Keep The Exit Clear

Salzburg, Austria

Busy with kids and friends last night (and preparations in the hours before) I completely forgot to make even a single one new year’s resolution. Not that I would have kept too many in the years before, but forgetting even to make one was new for me.

But one thought had occurred to me the last week, regarding this blog. It has undergone substantial changes last year, and ironically the switch to two parallel streams and an increased number of posts has de facto cut substantially the number of visitors. (Not that this would be of real importance, but it at least puzzled me a bit.) The other major change was my omission of any text with the images, besides the very terse caption/place combo. That style I plan to loosen up again.

There have been exchanged numerous opinions of the amount of text images need, and I see good reasons for anything in between 0% and 100%. If an image works, no text might well be enough, but even in that case the reflection about motives and decisions can be helpful to clear my own mind and find the important points to build on further imaging work. As I’ve presented myself with the “Aperture Magazine Anthology: The Minor White Years, 1952-1976”, now there’s a lot food for thought (and challenge, to be honest) and material to think, reflect and develop on. “Ausfahrt Freihalten – Keep The Exit Clear” is a good motto for this work in order to not get stuck in rigid thought models, ideas or resolutions.


  1. Wonderful contrast between the black and shiny car, official-looking signs, and the worn paint on the wall and doors. I have greatly enjoyed the photographs, and look forward to seeing how you loosen up your postings in 2013.

    1. The latter’s going to be a challenge, I know. The good thing with non-resolutions is that they are even less binding 😉

  2. Allow me to quote at bit from Mike Chisholm’s Idiotic Hat blog:

    “There’s some good work, though I’m afraid to say the ubiquitous trustafarian art-worldview has established itself, even there. I won’t go on about that now, except to say that if you have to explain to me using text why your pictures are worth a look, then it’s you, not me, that needs to question some assumptions.”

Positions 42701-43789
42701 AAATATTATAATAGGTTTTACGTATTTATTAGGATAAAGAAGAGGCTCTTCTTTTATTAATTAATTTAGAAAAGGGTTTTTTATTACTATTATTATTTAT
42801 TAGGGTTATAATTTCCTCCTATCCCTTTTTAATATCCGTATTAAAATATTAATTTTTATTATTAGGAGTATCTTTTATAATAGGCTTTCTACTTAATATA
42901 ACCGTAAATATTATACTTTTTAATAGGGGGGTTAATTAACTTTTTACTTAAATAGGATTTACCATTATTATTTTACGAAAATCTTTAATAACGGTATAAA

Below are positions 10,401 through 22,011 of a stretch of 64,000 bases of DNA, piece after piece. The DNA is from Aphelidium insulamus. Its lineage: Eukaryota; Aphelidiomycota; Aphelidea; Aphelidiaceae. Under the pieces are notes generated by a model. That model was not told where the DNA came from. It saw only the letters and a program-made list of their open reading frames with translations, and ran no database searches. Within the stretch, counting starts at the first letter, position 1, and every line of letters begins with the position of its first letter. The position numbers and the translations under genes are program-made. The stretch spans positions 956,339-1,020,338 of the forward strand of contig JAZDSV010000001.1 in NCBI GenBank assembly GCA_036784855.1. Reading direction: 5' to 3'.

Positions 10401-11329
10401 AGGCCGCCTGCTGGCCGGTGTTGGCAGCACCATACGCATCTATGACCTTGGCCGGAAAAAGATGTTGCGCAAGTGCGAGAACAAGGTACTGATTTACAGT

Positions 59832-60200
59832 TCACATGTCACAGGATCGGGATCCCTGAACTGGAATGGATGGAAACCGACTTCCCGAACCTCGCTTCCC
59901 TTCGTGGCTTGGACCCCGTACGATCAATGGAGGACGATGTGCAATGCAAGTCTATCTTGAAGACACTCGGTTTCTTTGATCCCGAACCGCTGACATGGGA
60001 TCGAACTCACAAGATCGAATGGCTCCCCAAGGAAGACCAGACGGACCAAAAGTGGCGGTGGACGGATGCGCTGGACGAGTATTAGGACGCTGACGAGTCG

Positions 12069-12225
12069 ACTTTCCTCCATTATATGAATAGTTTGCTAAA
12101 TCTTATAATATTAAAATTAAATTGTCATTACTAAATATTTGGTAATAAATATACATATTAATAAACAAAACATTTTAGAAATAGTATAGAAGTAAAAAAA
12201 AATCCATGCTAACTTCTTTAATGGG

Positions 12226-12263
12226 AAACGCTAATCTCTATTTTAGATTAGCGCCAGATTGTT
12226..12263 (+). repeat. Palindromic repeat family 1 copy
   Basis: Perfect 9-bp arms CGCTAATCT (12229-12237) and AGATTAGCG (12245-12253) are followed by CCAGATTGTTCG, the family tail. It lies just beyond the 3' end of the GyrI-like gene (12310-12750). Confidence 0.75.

1. First of all: Mike Chisholm is probably right.

      That said, I’ve recently hanged 20 prints of urban scenes as a small exposition in our office building, and was confronted with many questions: what I had thought when framing a certain photograph, what did I want to express and so on. Of course I could have answered with Milton’s “fit audience find”, but that would have been too condescending. The creative process can be accompagnied with words, and if the photographer has no words for his images, who then could have?

      And quite a number of important photographers have bothered with verbalisation. Currently it’s difficult however, and I have the feeling that there’s a lot written on American Photography, and not so much about the German or even in German language.

  3. I have more to say on this, but think it would be easier for the two of us to continue the discussion via e-mail and not clutter up your blog with words [grin].

    Basically, it all comes down to intention: to use the image as an attempt to communicate with the viewer, or simply as an expression.

    I have pitched my tent in the latter camp, and how the viewer responds to an image is generally of no concern to me, because I am not trying to education, illustrate, or communicate—but express to my own satisfaction that which is non-verbal.

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